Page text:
The local offices all around the country distrusted the office and instead of using the center, they were using local phone numbers to route calls to their offices- which were understaffed and under trained to handle these calls. This also robbed the company of valuable data.
Management was frustrated at the lack of sales, the agents were frustrated as they had been under-invested in for years ad and both customers and local offices were receiving sub-par service. A nightmare.
After my intake, I flew to New York and made an impassioned plea to the owners to give me 100 days to make some changes. If not, I would shut the call center down, but I thought there was some gold there that just needed to be panned. I’m not sure why they agreed to give someone with zero call center experience the latitude and investment to make changes, but that was the incredible nature of the original founders and owners of TPR.
I was under the gun so I got back to Houston and started to make changes. It was now or never.
First off -the employees and agents at the call center. They didn’t know me and had no reason to trust me….but during my intake I had spent hours talking with them about their frustrations…and boy they opened up.
I did things to show them that I meant business and was there to advocate for them. For starters I was completely open about the fact that we had 100 days to make some changes and show them we had the right stuff. This brought the team together (after the initial shock and anger subsided) in a huge way.
We split out the sales calls and the customer service calls and moved some of the better service-oriented agents to only handle service. This also freed up the more aggressive sales agents to get after sales all day long. While doing that, we changed the compensation plan to give a huge upside to big earners.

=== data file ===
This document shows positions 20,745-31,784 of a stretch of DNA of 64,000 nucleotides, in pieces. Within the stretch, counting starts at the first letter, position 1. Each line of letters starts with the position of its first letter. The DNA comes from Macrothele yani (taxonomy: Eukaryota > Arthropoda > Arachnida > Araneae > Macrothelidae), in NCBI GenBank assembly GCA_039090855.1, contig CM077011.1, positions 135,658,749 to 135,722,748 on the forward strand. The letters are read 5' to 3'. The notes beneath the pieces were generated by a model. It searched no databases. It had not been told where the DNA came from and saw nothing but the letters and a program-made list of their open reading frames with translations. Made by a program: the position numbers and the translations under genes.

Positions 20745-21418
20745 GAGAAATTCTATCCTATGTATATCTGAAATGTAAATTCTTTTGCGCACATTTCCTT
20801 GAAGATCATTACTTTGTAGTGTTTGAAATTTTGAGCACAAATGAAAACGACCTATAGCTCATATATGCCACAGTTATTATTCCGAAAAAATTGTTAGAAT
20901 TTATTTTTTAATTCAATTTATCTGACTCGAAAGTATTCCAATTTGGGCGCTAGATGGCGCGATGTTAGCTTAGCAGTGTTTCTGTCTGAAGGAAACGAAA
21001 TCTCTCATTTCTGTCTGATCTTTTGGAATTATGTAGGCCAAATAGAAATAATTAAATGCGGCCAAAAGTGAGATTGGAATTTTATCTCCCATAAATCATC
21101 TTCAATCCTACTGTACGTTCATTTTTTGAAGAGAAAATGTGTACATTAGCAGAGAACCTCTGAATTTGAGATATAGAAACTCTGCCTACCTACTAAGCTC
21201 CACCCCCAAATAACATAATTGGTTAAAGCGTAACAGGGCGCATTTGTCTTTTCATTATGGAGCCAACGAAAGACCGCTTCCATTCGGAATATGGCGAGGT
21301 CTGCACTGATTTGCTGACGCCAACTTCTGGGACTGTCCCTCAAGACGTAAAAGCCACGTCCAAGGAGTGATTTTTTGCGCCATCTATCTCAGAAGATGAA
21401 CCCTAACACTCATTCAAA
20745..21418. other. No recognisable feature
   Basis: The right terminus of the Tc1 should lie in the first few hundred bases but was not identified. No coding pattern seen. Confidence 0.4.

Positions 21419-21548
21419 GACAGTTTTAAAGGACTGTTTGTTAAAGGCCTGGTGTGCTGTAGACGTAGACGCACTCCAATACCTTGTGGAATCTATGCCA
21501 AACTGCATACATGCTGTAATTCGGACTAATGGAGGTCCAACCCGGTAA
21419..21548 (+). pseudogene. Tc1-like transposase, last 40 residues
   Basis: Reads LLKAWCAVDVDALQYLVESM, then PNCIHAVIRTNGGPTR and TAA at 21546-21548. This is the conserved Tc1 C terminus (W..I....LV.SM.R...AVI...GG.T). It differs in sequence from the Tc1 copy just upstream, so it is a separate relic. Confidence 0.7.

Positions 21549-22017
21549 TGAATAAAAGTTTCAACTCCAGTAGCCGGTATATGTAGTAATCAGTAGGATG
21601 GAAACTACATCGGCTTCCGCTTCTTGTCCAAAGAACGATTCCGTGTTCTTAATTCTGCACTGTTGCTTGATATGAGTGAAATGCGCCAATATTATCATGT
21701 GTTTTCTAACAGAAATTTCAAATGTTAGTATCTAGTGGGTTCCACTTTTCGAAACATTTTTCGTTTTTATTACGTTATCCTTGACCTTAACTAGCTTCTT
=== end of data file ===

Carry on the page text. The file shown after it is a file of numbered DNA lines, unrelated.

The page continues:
When I got there they difference between the highest seller and lowest was massive in terms of dollar volume but they all earned pretty much the same. That changed and helped to naturally drive out the worst performers while also handsomely benefitting the best sellers.
I wasn’t shy to have a number of the agents making more than me, and they appreciated the chance. I also was able to do a complete remodel of the office -down to the studs, with new furniture, lighting, paint, carpet and technology. This helped the work environment, but also showed that the company was willing to invest in them, which went a long, long way. We had set up a revolving set of personal and professional development sessions to help them understand how to start saving for retirement, especially with their new found huge bonus checks.
To deal with the lack of trust with the local offices, I picked a mix of offices to visit at the start of the turnaround. These included some of the larger sales centers, but also some of the more outspoken critics of the call center.
I was on a mission to win the hearts and winds and also turn this call center into a service center for our local offices.